He emptied a full clip into Venom's side, chest, and head. Then it was—Click, click, click—as there was nothing left to fire. Venom hissed, winced with pain, but pain was all they caused. Truth be told, the sounds of the shots did more damage than the bullets themselves. A look of dismay flashed over the gangster's face when he saw Venom was still looming over him—and looking angrier.

Venom grinned his malicious grin. "Back atcha!" He declared as the alien half of the creature spat the bullets back at the shooter, killing him instantly. Venom dragged the other two still living gangsters into the dark. Venom chuckled evilly.

"How would you like you're brains? Scrambled or fried?"

Screams carried through the night air and just as abruptly were silenced. Followed by even more disturbing sounds of flesh ripping and chewing. Venom considered pursuing the other two who had gone running but stopped when he remembered their intended victim still lay bleeding on the ground. He had not realized she was in such a bad way or he would not have taken these kills so casually, so slowly. Though they deserved the slowest, most painful deaths possible, it took time away from his helping the innocent.

He leaned over and put his clawed fingers to her throat. He gently pushes back her dirty blonde hair and sees her face for the first time in years. He recognizes Mary Brock, his sister. There was a pulse but it was slow and faint… and getting fainter. He wasn't sure that even by webbing it that they would make it to the hospital in time or even if she could be helped by human medicine. He wasn't sure if he should move her either. If she died it would be their fault. There was only one thing they could do, though they were loath to do it. But they had to do it. They couldn't fail her like they had failed Ann.

Please. Oh, God. Please help her! He thought / spoke to his other. The black alien creature pulled out and away from Eddie. It was always painful for both of them when they separated. It slithered along and oozed over Mary attaching itself to her like it had to him. Healing her wounds, restoring her life.

Eddie felt so alone without the alien there. It was always there with him, in his head, giving him wordless companionship. It felt so wrong without all its familiar nightmares running through his brain. Without it there, he felt the full effects of his illness as his cancer spread and multiplied now that the creature that had kept it at bay by feeding on it had departed. He felt very tired, like he had been spread too thin.

Then it returned to him. Rejoining was almost as painful as separating, but there was no helping it. They needed each other, cared for each other… loved(?) each other. His other communicated to him through images / concepts / memories that Mary would be all right. That she just needed to sleep it off. That it had even been able to repair some of the damage of the older injury that had deprived her the use of her legs.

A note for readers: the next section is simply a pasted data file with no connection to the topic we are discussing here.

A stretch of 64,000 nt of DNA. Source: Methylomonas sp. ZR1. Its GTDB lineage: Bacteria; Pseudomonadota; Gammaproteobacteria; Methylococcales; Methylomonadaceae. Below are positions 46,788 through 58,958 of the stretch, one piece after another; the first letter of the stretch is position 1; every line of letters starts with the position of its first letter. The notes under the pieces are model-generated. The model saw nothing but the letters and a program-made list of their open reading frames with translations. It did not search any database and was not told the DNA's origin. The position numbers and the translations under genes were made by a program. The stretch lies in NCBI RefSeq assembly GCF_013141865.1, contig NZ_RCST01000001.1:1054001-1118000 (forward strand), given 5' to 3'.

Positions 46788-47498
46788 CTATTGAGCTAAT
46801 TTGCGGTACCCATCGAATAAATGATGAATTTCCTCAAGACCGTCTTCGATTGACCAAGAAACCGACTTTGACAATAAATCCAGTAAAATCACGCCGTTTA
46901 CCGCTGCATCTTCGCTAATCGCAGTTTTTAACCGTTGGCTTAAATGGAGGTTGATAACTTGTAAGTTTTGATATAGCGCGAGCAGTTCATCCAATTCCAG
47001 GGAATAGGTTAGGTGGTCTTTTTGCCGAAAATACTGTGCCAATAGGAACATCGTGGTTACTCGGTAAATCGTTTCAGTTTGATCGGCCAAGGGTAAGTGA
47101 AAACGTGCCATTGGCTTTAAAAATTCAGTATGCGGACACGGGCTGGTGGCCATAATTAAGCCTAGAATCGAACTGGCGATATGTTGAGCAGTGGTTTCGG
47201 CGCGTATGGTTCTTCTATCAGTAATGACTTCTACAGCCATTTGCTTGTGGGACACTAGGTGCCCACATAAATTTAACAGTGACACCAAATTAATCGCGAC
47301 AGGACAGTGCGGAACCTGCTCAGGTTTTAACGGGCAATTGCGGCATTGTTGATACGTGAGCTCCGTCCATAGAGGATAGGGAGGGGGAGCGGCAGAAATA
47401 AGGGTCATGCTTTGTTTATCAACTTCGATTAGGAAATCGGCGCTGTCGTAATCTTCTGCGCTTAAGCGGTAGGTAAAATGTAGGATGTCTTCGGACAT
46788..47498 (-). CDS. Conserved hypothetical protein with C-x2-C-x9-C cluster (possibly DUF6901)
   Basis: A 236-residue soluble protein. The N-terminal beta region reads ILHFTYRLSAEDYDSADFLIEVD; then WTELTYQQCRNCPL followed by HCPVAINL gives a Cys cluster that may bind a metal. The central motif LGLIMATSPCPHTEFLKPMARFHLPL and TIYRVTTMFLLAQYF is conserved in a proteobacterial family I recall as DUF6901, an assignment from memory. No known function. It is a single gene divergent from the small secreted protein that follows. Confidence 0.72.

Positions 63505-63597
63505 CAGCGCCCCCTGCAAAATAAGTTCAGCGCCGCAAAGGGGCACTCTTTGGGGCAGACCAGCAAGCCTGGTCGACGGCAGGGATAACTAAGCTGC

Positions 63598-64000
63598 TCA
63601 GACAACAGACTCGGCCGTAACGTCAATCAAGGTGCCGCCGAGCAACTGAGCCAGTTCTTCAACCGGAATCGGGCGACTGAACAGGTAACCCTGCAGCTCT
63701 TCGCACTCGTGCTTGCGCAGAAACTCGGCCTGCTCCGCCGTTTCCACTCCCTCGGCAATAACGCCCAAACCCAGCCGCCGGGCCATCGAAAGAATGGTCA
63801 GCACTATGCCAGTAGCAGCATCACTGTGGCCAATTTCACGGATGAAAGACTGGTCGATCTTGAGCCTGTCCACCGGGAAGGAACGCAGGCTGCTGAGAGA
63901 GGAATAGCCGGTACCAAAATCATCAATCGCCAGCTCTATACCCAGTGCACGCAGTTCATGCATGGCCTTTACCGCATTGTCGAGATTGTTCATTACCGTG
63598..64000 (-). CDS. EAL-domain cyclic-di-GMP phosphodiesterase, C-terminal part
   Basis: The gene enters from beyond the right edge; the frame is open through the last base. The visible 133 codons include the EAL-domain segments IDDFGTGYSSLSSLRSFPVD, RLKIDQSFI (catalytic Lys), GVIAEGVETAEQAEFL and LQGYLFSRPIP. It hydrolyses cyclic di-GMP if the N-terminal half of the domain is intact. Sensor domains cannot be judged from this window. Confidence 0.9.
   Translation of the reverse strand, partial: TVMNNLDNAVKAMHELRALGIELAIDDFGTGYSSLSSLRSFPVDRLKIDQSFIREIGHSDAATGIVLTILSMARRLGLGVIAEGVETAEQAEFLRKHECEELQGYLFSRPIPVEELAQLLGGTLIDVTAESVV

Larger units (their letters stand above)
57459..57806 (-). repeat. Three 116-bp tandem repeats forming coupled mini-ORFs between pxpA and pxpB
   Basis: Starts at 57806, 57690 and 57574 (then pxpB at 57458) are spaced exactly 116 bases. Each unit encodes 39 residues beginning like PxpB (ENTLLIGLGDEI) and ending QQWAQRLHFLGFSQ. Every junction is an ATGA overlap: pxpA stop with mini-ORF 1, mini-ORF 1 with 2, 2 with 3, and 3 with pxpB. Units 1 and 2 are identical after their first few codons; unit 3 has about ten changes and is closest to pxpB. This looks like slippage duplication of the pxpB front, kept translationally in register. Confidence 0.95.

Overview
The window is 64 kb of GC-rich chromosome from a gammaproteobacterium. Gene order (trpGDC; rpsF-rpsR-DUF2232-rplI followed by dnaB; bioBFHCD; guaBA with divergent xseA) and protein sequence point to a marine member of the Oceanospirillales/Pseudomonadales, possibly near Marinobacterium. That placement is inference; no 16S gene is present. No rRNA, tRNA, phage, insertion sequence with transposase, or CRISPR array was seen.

He hadn't seen her in years. He had not seen her since driven to desperation and despair he went to the church, seeking forgiveness before he killed himself. Not since he and the alien had found each other in the church and they had been reborn. The alien had likewise been forsaken by one it had trusted and loved. Together they found common sorrows—and common hatreds—that made them one.

Now the other related to him Mary's memories. Her husband had run off with a younger women a few years ago. Mary alone had to support her daughter and their father, who had taken ill. She had not been able to get a very decent job because of the accident caused by Nova some years ago in New York in which she had lost the use of her legs. She still had an addiction to pain killers and it had gotten worse over time. She worked the late shift at Stop n' Go and did not live far from here. She had missed her stop and that had almost gotten her killed.

Eddie felt guilt for letting his father intimidate him for so long, for missing out on so much of his own life, but mostly for not being around for them.

"We are so sorry, Mary. That we were not there to protect you for so long. We will begin to make that up to you now, we promise." Mary made a motion like she was coming to. Venom carefully scooped her up, shot a webline, and propelled them through the air to her apartment.

Mary awoke unsure of her surroundings. It took her a minute to realize that she was in her own bed in her own apartment, and it was early morning. She wondered if it had all been a bad trip. Only the deplorable state of her clothes—ripped and bloody—attested to the contrary. She didn't feel a let down either. She felt great, for the first time in a long time. She climbed over to where her chair was placed considerately nearby and tried to make sense of the events of the previous night.